Over 3,600 visitors attended one (or multiple!) of over 65 public programs featuring scholars, artists, authors, and filmmakers that built on the Museum’s exhibits.

Contestants and Visitors participating in the Great Kugel Cook Off last October 8, 2017,one of the many public programs offered by the JMM.

About 2000 people attended as part of a school group and about 600 visitors came with their adult group or organization. (Of course, this doesn’t count the 1600 students we reached in their schools and synagogues.) The remainder of visitors came to the Museum as researchers, part of a rental, or teachers taking part in a workshop (like our Summer Teacher’s Institute coming up in August).

Students from Frederick Adventist Academy during their visit to the Jewish Museum of Maryland on April 25, 2018.

But let’s not forget those questions. Of our general attendance visitors who kindly answered our questions upon arrival, 38% had previously known about the museum and 29% learned about us from a friend, family member, or coworker. So, if you had a great experience, please keep spreading the word!

This chart breaks down how different people have heard about the JMM over the last year.

The JMM attracted local, regional, national and international visitors last year. 52% of visitors came from Baltimore City and Baltimore County. Alternatively, 4% of visitors joined us from other countries, including Israel, New Zealand, Brazil, Italy, the United Kingdom, and Romania (to name a few).

This chart breaks down where our visitors are coming from. Not surprisingly, most of our visitors are local residents.

While seeking to be a destination, the JMM also strives to be a site of discovery. We hope that you can draw personal connections to individuals, groups, events, and trends in Maryland’s Jewish history. We hope that you can “find yourself here.” With this in mind, our front desk team always suggests that you join us on a tour of our two historic synagogues. Over the last year 401 tours were delivered by volunteers to 1508 visitors! The next time you drop by, please delight our volunteers with your stories of how you made your way to the JMM, bring a friend, and don’t hesitate to join a synagogue tour.

~ Paige Woodhouse
  Visitor Services Coordinator

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Meet The New Trustees

Posted on June 15th, 2018 by

Performance Counts: June 2018

This month’s edition of Performance Counts comes from Development Director, Tracey Dorfmann.


As a newcomer to the JMM team, one of the delightful things I have discovered is the exceptionally dedicated JMM Board. This group of 30 talented women and men help the staff behind the scenes and sometimes right out front.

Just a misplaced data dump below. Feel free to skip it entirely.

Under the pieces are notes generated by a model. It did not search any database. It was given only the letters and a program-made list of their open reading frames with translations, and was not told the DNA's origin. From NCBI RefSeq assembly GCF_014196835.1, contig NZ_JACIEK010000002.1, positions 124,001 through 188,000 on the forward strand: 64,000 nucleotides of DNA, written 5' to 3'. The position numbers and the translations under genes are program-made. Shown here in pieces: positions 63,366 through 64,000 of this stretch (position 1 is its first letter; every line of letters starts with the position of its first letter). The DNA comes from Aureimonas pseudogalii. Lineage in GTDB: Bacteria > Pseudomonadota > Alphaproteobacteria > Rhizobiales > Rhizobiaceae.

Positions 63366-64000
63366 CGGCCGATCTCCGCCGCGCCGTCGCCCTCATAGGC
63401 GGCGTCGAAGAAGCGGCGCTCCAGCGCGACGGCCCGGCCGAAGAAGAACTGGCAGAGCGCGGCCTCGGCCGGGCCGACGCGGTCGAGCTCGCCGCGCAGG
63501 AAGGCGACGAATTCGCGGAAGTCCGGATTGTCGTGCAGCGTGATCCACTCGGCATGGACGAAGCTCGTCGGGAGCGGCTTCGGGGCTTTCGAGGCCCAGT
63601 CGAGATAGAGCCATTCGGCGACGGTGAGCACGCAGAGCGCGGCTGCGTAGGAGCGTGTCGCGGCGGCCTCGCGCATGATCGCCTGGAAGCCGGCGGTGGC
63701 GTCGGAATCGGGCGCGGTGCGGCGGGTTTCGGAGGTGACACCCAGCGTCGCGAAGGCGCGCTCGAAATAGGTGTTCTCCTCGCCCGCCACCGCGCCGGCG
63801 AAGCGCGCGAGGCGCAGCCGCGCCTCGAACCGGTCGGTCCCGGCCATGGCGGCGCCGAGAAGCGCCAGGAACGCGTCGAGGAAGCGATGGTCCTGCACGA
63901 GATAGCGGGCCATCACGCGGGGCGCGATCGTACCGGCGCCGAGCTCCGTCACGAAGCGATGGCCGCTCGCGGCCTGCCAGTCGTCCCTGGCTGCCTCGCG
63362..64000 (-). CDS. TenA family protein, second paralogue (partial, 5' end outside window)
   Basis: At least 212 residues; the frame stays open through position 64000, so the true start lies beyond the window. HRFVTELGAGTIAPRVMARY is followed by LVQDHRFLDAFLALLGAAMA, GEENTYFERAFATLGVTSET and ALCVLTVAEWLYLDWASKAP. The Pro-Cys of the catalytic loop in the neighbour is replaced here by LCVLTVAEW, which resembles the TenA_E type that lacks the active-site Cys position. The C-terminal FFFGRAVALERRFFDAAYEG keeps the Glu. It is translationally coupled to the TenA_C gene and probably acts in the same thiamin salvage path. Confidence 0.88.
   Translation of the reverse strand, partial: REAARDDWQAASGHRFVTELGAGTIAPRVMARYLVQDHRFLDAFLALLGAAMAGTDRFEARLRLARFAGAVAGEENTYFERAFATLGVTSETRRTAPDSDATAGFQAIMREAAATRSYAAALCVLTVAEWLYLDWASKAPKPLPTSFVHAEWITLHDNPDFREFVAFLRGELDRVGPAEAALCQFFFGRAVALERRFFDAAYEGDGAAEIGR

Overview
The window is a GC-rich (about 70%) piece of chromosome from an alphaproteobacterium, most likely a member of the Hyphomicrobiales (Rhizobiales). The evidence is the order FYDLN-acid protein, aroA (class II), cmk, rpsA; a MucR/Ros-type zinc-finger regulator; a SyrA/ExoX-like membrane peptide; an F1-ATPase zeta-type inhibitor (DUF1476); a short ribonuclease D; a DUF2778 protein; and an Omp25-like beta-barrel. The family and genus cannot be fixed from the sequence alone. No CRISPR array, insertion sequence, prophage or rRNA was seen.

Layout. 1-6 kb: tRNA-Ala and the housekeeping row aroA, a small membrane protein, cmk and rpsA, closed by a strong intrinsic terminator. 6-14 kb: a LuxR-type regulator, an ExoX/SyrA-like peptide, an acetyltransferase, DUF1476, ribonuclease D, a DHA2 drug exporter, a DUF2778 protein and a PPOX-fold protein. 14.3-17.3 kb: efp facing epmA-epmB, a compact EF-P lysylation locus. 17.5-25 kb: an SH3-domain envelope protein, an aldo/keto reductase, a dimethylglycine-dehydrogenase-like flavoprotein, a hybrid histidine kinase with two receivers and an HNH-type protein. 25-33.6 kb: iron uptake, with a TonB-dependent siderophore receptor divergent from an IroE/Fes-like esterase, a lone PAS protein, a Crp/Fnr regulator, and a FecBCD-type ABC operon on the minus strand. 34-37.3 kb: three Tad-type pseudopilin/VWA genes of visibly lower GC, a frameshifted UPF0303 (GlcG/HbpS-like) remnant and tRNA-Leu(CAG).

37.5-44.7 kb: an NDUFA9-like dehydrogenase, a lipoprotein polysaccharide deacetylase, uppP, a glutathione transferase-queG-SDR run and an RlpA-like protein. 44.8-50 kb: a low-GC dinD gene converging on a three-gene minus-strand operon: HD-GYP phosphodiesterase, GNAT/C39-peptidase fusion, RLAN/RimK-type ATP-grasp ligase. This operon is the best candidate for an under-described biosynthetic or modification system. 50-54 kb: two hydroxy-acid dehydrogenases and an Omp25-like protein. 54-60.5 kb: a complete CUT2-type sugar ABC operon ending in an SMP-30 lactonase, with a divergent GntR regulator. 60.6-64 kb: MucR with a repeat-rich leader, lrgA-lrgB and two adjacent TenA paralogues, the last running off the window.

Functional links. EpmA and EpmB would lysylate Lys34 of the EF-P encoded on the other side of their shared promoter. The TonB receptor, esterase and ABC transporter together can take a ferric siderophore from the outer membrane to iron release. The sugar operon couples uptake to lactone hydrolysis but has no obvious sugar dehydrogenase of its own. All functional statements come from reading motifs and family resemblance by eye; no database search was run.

Just a few of our excellent board members!

Together they give over a thousand hours of service by sharing their wisdom and expertise at meetings, helping us raise money for projects, weighing in on many topics, and adding to our strategic visioning conversations. Several of our board Members also volunteer in many other capacities of the Museum such being docents and aiding in our collections department and attending relevant meetings outside of our building.

Board members at work

Last month we elected six officers, Board President Dr. Robert Keehn; Vice Presidents Nancy Kutler, Jeff Scherr, and Len Weinberg; Treasurer Jerry Macks; and Secretary Arnold Fruman. All of our officers have devoted years of their lives to this museum – recruiting new friends, engaging in our programs and enabling our success. In addition to electing these officers, we also added several new faces to fill vacancies and I would like you to get to know them.

This year we welcome five new Trustees. They are: Robert (Bob) Manekin, Robyn Schaffer, Angela Wells-Sims, Stuart Rosenzwog, and Steven Hawtof. These individuals infuse our leadership with a wide range skills, knowledge and interests. Respectively they represent the following professions: Commercial Real Estate, Health Administration, Healthcare Finance, Building Materials Distribution, Business and Real Estate Law.

Four – Bob, Angela, Stuart, and Steven are Baltimore natives. One (Robyn) was born in Schenectady, NY but has called Baltimore home since 1999.  One of our new board members (Bob) was a JAGC Officer on active duty stationed in Hawaii. Cumulatively, at different points in their lives they have lived in four states and in one other country, Israel. They all have children. The JMM staff hopes to meet all 14 school-aged and adult children from these five families.

Some favorite films include Amadeus, Annie, and The Wizard of Oz.  Favorite books include A World Undone, and Excellence by John Gardiner. Their passions include: family, Judaism, connecting the discourse between health and education, growth and change, and appreciating life.

What they Love about Baltimore:

“It’s home”

“a large Orthodox Jewish population and many Kosher restaurants”

“Historic Architecture, Public Parks, Great Food, Innovative and Talented People”

“History and Diverse Ethnicity”

Every one of them loves Maryland because of its location and particularly because of the diversification of lifestyles and geography: urban, rural, beach, and mountains.

In total we have 21 Trustees who are volunteering for three-year terms: Sheldon Bearman, Erica Breslau, Neri Cohen, Alan Dorenfeld, Roberta Greenstein, Saralynn Glass, Toby Gordon, Lola Hahn, Steven Hawtof, Bonnie Heneson, Skip Klein, Abram Kronsberg, Suzanne Levin-Lapides, Ira Malis, Robert Manekin, Judy Pachino, Lee Rosenberg, Stuart Rosenzwog, Rochelle “Rikki” Spector, Claire Tesh, and Angela Wells-Sims. We have two Trustees volunteering for a one-year Presidential Appointment: Robert Gehman and Robyn Schaffer

We are looking forward to a vibrant and productive year with our terrific Board of Trustees.